Juan Esperanza Salvador (1860–1951) and Pedro Unceta (1854–1934), both from Eibar, founded the company in 1908 under the name P.Unceta y J.Esperanza for the purposes of the “sale of machinery and accessories of all types”. At this stage there was no mention of the sale or manufacture of arms, although both partners were engaged in this field on their own account. In 1908 Juan Esperanza had six full-time staff, and in 1910, ten staff. In 1911 he formed a partnership with Isidro Gaztañaga - Gaztañaga y Esperanza. This new company had between 20 and 30 staff. From 1911 onward patents for firearms began to be issued to P.Unceta y J.Esperanza, concerning improvements to self-loading pistols. In 1913, manufacture of pistols began at their new factory.
In 1912 a new pistol was adopted by the Spanish military, designed by a retired military officer, Lieutenant-Colonel Don Venancio López de Ceballos y Aguirre, Count of Campo-Giro. The new gun was designated the Pistola Campo-Giro de 9mm Modelo 1912, but is generally referred to as the Campo-Giro after its inventor. After an unknown number of Modelo 1912 pistols had been manufactured, the army became aware that an improved version of the pistol that had been developed, and in January 1914 this was adopted as the Pistola Campo-Giro de 9mm Modelo 1913. The Model 1913 was manufactured by Esperanza Y Unceta and the increased orders triggered their move to a new factory in Guernica. During 1914 1,300 pistols were made before production was halted to include new modifications.
The Modelo 1913 was a delayed blowback design, unusual in a gun chambered for a powerful military cartridge. The Campo-Giro used a powerful spring to handle the recoil of the 9mm Largo cartridge, and had a smaller spring beneath the barrel to serve as a shock absorber and delay the opening of the breach. It retained an external hammer and a top ejection port like the Bergmann–Bayard, but had its magazine in the grip instead in front of the trigger guard, thus allowing a much longer barrel to be fitted. The magazine release lever was just behind the oval-shaped trigger guard between it and the front of the frame. The slide was fixed to the frame by a transverse wedge behind the breech that in turn was held in place by the firing pin. The Campo-Giro was over 225mm (9 inches long), weighed over 900 grams (2 pounds) unloaded, and had an 8-round magazine. It produced a greater muzzle velocity from the 9mm Largo round than did the Bergmann–Bayard, due to its 165mm (6 5/8 inch) longer barrel. The pistol was well made and accurate, but difficult to disassemble.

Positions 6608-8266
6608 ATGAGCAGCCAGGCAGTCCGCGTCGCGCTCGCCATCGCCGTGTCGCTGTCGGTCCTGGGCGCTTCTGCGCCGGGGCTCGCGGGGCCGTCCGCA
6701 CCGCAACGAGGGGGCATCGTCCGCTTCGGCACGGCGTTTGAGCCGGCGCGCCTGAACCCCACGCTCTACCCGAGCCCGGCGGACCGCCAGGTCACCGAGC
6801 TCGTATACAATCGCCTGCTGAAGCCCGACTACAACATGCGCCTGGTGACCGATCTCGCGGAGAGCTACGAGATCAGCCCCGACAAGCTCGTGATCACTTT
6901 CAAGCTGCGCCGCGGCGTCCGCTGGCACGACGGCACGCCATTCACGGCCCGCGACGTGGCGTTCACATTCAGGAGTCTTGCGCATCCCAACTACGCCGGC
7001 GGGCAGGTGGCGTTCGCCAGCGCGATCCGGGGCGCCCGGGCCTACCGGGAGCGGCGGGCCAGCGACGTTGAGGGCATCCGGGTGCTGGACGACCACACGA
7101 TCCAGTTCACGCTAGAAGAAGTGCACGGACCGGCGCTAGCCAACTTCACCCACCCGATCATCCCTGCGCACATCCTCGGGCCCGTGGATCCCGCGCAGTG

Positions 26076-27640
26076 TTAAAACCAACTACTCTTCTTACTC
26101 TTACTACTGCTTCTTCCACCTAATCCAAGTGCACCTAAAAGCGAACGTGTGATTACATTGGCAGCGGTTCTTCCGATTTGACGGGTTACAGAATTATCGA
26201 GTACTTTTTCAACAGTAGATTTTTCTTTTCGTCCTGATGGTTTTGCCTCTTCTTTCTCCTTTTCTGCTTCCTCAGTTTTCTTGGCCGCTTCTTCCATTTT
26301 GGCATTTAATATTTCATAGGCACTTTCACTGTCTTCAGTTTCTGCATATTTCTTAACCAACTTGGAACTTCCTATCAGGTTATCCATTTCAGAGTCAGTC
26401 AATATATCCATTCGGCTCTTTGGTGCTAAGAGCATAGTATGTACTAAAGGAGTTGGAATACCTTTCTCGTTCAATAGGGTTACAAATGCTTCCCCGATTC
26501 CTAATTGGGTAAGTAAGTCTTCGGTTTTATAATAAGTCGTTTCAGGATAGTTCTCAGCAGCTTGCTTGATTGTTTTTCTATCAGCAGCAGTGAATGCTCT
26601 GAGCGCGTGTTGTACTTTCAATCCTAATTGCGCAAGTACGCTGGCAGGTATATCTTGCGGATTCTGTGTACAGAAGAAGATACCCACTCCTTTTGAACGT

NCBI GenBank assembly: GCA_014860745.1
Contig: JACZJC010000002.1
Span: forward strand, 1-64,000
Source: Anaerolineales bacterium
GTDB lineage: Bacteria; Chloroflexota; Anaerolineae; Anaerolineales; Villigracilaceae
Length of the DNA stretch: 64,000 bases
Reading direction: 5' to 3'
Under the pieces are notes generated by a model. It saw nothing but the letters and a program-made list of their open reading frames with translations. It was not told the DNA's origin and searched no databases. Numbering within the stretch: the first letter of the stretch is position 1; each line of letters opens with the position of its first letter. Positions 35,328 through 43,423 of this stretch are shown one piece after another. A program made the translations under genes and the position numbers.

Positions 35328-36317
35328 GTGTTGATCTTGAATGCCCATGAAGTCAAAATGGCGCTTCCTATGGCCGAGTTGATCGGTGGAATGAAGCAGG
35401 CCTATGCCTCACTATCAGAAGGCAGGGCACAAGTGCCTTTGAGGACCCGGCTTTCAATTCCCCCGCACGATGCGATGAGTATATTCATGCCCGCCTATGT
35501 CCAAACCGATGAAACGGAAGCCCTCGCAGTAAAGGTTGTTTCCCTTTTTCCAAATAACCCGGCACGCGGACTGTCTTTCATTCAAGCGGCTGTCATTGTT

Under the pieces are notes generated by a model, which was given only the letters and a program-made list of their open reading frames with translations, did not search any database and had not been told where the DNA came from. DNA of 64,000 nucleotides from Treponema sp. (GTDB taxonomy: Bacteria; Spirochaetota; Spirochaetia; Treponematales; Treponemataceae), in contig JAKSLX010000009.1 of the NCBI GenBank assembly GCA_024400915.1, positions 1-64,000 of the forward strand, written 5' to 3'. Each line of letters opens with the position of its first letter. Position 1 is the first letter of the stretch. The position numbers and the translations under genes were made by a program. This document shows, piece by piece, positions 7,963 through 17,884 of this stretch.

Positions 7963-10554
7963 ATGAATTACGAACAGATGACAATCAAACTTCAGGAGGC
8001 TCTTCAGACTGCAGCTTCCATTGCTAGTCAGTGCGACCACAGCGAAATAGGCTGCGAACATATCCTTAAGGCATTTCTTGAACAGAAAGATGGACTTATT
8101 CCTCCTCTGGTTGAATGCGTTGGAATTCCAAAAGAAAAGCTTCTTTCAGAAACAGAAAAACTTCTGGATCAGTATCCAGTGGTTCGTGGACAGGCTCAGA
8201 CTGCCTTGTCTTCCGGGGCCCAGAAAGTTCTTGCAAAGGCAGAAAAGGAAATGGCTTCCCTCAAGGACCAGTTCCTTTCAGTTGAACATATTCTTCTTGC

Campo-Giro patented new improvements in 1913,1914,and 1915, resulting in a redesigned frame, redesigned mainspring and the magazine release being moved to the bottom of the grip. Because of the First World War, the supply of black buffalo horn that was used for the grips was interrupted and wood was substituted. The improved model was adopted in September 1916 as the Pistola Campo-Giro de 9mm, Modelo 1913-16. The company manufactured 13,625 examples between 1916 and 1919.
During the First World War the firm supplied the Allies with an estimated 150,000 Ruby-type self-loading pistols. Ironically, the company had first introduced this design in 1911 as the Victoria, a pistol based on the Browning M1903 with improvements patented by Pedro Careaga in 1911, and by the Esperanza y Unceta company in 1912. These patents may have covered the dual-purpose frame-mounted safety (instead of a grip safety), and the method of machining the serrations on the slide using a lathe. The Victoria was in turn copied by Gabilondo y Urresti in 1914, the only real improvement being to increase the magazine capacity to 9 shots and fit a military style lanyard ring. In 1915 Gabilondo sent examples of the pistols to the French government, and after testing was completed in May 1915, the French decided to accept the Ruby as the Pistolet Automatique, Type Ruby. Substantial contracts were awarded to Gabilondo and eight partner companies, and eventually desperation led to over 40 Spanish arms makers, including Esperanza y Unceta receiving contracts totaling at least 710,000 and perhaps as high as 950,000 pistols. Esperanza y Unceta marked their Ruby-types Model 1914, Model 1915, Model 1916, Astra, Brunswig, and Victoria. They were also stamped with the French military identification mark EU on the frame and on the base of the magazine.
The Spanish Army, faced with growing complaints that the Campo Giro was proving to be less durable than expected and that disassembly was too difficult, began to search for a new service weapon. The response was swift, with Esperanza y Unceta submitting their newly designed Model 400, and Star their Model A. The Model 400 was designed by Pedro Careaga. Trials took place in 1920 and 1921 and included an 800-round endurance test and harsh condition testing. Under- and over-loaded ammunition was also used, and the pistols measured for wear after 1000-rounds had been fired. In September 1921, the Astra was adopted as the Pistola de 9mm Modelo 1921. They had a long career and stayed into production until 1967 and 1946 respectively.